Yet, the tire is still lacking overall, if you consider the second part of wet performance. See below.


Hydroplaning occurs when the tire is not able to evacuate water from its tread quickly enough, causing it to float and here grooves work against that.

But since the Cooper AT3 has closed up shoulder blocks, with connectors in between, it hinders the water flow towards sideways, whereas the Kenda Klever AT2 with open design and interconnected web of grooves in the middle (part of the tread) renders superior clearing of water, and resistance to aquaplaning.

And less water clearing off through the grooves, means more water is there for the sipes to clear off, limiting overall wet performance.

Fuel Consumption

Fuel consumption is primarily shaped by the flexing of the lugs, so here tread depth, weight and compound composition counts.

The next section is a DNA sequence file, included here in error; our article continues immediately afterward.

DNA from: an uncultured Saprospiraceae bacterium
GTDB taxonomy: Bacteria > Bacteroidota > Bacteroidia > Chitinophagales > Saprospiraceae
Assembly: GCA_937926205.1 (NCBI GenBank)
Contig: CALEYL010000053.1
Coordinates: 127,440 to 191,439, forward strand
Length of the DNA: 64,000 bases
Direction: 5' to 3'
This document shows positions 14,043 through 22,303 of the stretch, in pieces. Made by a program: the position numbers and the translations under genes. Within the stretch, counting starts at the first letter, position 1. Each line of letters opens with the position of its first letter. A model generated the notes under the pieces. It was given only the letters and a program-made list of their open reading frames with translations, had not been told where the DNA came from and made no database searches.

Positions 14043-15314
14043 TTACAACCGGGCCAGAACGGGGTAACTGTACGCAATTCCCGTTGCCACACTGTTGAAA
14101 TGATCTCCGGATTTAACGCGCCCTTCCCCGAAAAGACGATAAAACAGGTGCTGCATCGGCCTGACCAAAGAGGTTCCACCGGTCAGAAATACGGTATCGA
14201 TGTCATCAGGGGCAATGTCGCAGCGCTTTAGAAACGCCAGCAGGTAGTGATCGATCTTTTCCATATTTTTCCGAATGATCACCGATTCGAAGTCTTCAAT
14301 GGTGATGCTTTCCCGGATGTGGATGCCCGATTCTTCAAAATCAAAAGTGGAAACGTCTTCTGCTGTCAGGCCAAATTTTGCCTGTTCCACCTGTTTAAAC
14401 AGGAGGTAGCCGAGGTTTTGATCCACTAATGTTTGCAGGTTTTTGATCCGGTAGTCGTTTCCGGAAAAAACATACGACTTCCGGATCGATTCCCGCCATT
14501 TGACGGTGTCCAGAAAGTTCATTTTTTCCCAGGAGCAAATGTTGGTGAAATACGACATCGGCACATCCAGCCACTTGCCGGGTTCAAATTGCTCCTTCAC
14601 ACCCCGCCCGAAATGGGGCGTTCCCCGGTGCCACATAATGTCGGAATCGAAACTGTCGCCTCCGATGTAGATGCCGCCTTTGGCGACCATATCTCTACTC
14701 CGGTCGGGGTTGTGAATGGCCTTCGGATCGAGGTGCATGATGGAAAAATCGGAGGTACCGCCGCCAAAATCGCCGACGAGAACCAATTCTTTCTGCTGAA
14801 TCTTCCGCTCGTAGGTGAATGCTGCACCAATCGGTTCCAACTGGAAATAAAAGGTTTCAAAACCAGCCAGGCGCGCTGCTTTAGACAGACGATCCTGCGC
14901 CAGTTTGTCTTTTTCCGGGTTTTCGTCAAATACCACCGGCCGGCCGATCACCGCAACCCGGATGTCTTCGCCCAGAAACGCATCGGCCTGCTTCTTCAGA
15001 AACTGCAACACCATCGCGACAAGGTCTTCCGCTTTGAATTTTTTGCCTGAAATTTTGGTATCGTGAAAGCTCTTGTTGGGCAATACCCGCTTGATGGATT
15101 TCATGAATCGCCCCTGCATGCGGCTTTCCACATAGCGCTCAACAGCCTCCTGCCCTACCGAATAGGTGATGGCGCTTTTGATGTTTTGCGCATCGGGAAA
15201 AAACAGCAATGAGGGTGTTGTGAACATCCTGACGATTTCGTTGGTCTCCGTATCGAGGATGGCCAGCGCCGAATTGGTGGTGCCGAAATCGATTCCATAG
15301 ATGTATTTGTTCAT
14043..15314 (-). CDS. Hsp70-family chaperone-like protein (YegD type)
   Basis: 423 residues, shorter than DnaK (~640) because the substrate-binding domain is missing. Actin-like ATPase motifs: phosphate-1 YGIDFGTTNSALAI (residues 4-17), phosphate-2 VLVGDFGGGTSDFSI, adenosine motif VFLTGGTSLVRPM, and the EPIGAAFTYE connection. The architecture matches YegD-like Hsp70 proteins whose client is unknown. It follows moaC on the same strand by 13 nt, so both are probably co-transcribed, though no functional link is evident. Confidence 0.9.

That’s why the Kenda Klever AT2 with a lighter structure, and shallower tread depth provides better fuel economy. It’s lugs are less prone to bend, as they don’t get to carry as much weight on them, and they aren’t too deep. So less energy gets wasted in to the flexing of the tread blocks, and more in rolling of the tire.

Cooper Discoverer AT3 XLT on the other hand, besides having a supple compound, has more structure weight, and tread depth on average, so the opposite happens here.

Tread Life

Although rolling resistance and fuel consumption are very closely related, the Cooper AT3 still gets to provide better life comparatively.

This is because even though the tire faces a higher burning rate (of the tread blocks), it still takes more time for it’s tread depth to reach down to 2/32″ legal limit.

In comparison, the Klever AT2 with tread depth reaching up to 15/32″ supplies shorter tread life.

Do A/T tires wear faster?:

Tire’s Toughness